The foul stench and pollution caused by North Carolina’s industrial swine farms has long impacted the quality of life — and the health — of nearby residents. This is a civil rights issue, according to environmental justice advocates. Earthjustice filed a complaint in September against the North Carolina Department of Environment and Natural Resources (DENR), alleging that the pollution disproportionately affects African-American, Latino, and Native American communities living near the farms.

Since DENR gets money from the EPA, the complaint made its demands under the auspices of the 1964 Civil Rights Act:

Complainants hope that in the year 2014, the Office of Civil Rights will enforce Title VI of the Civil Rights Act of 1964 and EPA’s implementing regulations, and will respond with the full force of law — withdrawing DENR’s funding, if need be — to protect communities of color from the injustice of being forced to live and work near inadequately regulated industrial pollution sources.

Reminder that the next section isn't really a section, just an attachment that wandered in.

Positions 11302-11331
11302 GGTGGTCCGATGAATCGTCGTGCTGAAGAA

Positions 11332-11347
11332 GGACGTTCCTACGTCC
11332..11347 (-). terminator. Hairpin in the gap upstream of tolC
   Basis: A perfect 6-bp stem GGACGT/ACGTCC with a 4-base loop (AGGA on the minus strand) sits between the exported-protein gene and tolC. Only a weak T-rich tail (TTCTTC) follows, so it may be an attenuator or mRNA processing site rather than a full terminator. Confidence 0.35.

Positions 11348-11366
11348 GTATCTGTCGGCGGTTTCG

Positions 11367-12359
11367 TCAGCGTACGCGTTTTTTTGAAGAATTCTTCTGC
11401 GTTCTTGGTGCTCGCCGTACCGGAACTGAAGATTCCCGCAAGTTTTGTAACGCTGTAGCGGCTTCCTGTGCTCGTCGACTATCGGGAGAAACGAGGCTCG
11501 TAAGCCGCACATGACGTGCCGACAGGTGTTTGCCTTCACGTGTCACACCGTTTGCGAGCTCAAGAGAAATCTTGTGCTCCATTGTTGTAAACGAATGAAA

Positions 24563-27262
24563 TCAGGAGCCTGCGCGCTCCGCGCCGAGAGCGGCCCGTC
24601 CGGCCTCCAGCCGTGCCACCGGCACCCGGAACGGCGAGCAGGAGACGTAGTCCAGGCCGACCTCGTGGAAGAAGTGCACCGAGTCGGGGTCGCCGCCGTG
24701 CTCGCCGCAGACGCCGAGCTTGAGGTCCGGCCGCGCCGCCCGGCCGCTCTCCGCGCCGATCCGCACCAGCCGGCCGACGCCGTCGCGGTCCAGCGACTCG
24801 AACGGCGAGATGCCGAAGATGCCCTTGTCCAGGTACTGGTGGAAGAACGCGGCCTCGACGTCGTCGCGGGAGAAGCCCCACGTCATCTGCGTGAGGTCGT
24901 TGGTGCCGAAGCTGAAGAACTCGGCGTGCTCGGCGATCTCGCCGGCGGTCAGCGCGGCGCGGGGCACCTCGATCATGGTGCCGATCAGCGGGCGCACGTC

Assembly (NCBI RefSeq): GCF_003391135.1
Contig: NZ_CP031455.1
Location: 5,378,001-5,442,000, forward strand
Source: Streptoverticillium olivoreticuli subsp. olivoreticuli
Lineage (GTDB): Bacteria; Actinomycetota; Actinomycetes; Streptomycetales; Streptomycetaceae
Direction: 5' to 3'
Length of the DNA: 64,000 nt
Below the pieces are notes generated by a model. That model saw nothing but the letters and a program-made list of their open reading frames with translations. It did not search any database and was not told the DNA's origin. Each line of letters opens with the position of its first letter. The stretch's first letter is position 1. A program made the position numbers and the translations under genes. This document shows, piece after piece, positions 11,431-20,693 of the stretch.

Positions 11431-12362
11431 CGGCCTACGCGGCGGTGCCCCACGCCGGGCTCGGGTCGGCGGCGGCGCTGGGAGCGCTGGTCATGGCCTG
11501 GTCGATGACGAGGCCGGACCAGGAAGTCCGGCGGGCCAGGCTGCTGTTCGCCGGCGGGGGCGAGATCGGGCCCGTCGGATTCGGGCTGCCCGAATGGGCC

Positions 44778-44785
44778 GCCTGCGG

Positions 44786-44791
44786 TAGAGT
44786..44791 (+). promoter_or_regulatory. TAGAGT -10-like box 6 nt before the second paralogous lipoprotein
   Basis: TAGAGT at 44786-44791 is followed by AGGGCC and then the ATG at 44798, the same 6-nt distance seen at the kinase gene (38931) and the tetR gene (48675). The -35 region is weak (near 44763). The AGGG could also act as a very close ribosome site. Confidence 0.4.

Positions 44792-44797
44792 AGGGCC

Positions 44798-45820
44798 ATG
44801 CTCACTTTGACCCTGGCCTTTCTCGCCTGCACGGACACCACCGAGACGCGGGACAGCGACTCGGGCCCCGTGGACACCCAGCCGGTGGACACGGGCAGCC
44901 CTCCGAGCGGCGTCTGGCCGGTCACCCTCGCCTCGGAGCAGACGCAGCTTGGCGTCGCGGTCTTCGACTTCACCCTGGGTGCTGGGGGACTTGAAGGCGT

And yes, we’re talking about the injustice of a whole lotta poop, but it’s no joke. More than 2,000 high-density farms in eastern North Carolina store the urine and feces of 9.5 million swine in “open-air cesspools” and then spray all that liquid manure onto nearby fields. That means nitrates, harmful bacteria, and parasites leach into the groundwater. Ammonia and hydrogen sulfide and feces particles can permeate the air. Nearby residents — who, according to a recent study on the issue, are at least 1.5 times as likely to be people of color — get asthma attacks, bronchitis, runny noses and eyes. There’s even been a study linking North Carolina’s hog farms to high blood pressure. Ugh.

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The civil rights complaint is new territory for the DENR, reports the News & Observer:

DENR spokesman Drew Elliot said the agency is reviewing the complaint. “This civil rights process is not one we’re very familiar with,” he said. “It’s not something we deal with very much.”

Ouch. Well, perhaps it’s time they did. There are a lot of complaints to be leveraged against factory farms, but that certainly includes their impact on the folks living downwind.

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